I'm Standing on 1,000,000 Lives.
by Christopher Farris,
How would you rate episode 16 of
I'm Standing on 1,000,000 Lives (TV 2) ?
Community score: 3.6
A major question at every step of I'm Standing on 1,000,000 Lives is what are the Game Master's true intentions with these quests? On the broadest scale is the effort to make sure the Heroes are properly prepared for the disaster befalling Tokyo in the future, and that they grasp the value of life to want to prevent it. But each quest they tackle in the fantasy world also seems to end up, coincidentally or not, having ramifications on the status quo of that world. As their latest mission has been nominally centered around the traditions of the nation of Jiffon, there's already been an undercurrent of restoring the place's values apart from just making sure its people aren't eaten by orcs anymore. But the climactic events of this episode make clear how that element may have even been more central to the task than we previously thought.
The first half of the episode effectively continues this story arc as it's been so far. The main escalation seems to be Iu and Cantil directly challenging the Orc Queen, and with everything surrounding it you'd be forgiven for feeling like things seemed a bit repetitive at this point. The all-or-nothing rumble with the Queen plays out a lot like the other fights with Orcs, which the show has been pretty effective at showing are incredibly hard to kill. There's even another depressing death of one of the named mercenaries occurring just off-camera. Pour one out for Lolle, now poor Katz is missing half of his name pun. It's not as affecting as Ryce's death was last week, since there's so much less build-up for it, but given the events of the latter half of this episode, perhaps it's best they don't bum our trips too bad at first.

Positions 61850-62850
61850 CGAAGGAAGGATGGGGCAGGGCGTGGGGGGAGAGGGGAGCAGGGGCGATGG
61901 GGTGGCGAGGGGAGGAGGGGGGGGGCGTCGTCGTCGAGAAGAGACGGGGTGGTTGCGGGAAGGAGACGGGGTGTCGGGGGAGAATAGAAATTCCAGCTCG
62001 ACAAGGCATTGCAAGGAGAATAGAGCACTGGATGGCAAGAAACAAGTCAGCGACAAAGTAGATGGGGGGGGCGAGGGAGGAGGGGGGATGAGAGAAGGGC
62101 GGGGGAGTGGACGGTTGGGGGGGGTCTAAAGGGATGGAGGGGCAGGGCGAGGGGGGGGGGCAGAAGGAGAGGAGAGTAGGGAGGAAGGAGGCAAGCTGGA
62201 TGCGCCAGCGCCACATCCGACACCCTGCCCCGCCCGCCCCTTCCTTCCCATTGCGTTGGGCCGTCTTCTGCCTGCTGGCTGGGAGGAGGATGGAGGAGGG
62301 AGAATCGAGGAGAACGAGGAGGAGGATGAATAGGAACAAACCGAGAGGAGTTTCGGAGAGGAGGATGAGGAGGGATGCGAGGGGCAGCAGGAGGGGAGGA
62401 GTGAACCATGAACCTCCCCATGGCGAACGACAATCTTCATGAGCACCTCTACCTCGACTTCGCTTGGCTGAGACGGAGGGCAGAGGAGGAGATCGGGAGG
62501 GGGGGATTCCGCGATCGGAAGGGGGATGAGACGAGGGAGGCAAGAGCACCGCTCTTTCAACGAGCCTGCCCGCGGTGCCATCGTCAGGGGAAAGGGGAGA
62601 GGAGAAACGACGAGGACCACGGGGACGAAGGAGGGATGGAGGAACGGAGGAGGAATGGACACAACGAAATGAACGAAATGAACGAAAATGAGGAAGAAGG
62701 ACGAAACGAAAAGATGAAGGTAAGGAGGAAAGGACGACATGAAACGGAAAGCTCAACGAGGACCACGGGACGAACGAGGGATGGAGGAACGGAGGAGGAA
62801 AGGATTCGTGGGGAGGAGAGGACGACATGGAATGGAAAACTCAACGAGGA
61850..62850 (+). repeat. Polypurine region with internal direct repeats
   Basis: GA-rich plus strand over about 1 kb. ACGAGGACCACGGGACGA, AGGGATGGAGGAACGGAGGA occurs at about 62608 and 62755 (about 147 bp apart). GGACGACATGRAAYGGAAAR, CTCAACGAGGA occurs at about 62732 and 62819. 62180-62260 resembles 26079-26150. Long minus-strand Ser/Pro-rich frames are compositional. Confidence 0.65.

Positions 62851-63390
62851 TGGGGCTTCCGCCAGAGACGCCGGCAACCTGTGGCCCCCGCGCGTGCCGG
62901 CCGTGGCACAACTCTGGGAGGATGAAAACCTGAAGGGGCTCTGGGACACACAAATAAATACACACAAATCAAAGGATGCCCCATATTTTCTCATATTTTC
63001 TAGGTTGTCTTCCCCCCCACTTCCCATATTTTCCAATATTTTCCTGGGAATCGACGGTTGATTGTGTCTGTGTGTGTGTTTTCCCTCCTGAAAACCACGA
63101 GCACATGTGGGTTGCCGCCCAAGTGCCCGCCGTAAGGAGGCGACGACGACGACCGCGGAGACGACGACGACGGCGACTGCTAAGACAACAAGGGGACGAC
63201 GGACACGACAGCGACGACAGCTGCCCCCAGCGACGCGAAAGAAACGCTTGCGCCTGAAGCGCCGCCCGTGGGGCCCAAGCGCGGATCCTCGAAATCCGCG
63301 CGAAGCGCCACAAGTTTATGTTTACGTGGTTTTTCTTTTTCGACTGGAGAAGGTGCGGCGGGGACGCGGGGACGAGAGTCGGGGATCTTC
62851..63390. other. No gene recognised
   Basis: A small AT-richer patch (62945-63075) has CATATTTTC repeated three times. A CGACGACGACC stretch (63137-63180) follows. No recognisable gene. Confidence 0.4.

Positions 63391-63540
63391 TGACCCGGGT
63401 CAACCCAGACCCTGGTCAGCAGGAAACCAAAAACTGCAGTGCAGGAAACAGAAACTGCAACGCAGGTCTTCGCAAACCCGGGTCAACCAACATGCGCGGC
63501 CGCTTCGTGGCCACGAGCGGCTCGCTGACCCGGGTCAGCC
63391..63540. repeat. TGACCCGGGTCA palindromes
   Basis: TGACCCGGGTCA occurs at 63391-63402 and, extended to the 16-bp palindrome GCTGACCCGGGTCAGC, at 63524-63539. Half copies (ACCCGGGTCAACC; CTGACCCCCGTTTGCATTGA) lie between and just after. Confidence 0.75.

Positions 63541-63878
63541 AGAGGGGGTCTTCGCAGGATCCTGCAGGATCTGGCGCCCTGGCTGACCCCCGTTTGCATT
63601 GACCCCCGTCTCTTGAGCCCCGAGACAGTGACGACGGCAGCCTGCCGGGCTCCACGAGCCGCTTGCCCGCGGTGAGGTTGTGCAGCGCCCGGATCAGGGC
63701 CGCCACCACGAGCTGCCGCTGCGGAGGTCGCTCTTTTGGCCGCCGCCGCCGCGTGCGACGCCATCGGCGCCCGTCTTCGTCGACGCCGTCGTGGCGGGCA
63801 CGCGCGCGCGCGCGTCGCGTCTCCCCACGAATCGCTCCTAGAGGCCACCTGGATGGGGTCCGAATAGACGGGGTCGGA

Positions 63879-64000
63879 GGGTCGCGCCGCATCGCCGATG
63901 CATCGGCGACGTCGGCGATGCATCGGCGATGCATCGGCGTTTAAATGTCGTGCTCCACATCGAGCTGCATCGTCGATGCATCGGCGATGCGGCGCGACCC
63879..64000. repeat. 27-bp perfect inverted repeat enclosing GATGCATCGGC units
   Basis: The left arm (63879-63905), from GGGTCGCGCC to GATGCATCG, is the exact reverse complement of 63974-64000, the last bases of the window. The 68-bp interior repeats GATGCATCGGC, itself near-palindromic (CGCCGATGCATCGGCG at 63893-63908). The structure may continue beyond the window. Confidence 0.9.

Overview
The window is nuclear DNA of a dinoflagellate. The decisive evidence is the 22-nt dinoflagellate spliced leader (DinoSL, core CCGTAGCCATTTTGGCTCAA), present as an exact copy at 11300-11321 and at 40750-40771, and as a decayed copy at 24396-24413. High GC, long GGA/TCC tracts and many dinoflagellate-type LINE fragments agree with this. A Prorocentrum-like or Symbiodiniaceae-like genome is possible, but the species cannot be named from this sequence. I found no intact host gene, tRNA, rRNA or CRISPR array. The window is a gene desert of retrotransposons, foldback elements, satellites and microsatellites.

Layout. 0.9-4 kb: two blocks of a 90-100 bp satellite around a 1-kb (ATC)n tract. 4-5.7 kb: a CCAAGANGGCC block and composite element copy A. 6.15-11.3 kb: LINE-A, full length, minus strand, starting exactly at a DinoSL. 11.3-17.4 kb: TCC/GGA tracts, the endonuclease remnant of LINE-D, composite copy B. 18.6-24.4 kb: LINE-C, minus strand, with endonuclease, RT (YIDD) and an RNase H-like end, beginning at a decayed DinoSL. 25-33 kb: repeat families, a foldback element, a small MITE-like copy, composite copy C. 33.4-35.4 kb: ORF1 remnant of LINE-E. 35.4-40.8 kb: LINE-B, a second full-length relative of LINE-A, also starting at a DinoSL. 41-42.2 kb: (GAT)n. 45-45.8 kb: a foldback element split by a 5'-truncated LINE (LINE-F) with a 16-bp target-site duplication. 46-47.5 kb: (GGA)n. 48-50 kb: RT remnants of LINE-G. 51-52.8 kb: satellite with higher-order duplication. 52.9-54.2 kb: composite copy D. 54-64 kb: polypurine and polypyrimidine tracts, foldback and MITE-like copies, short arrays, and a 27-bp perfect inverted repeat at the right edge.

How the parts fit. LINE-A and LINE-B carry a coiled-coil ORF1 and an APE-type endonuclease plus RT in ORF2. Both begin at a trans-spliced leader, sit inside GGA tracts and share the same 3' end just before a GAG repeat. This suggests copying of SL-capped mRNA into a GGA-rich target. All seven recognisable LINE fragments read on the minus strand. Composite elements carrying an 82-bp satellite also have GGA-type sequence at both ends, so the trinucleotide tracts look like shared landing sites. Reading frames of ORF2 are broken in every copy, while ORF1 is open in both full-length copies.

The episode also spends an odd amount of time reiterating the game-style mechanics in ways that don't necessarily matter through it. Sure it's useful to clarify that the Heroes can't load bolts for the crossbow themselves, necessitating civilian volunteers from the village to help in the fighting. But that moment of some rando realizing he needs to put himself on the line doesn't actually end up panning out. Other bits fall more in line with the constructive creativity Million Lives usually operates on, like Iu finding use for her minimal wind magic simply as a distraction against the Orc Queen. Conversely, it seems notable that the Orc Queen turns out to be aware of how to permanently neutralize heroes, killing Iu then throwing her body into the sea so she can't revive. These are all interesting elements, only for them and other parts of the previous episodes to feel a little moot by the time we get to this one's explosive climax.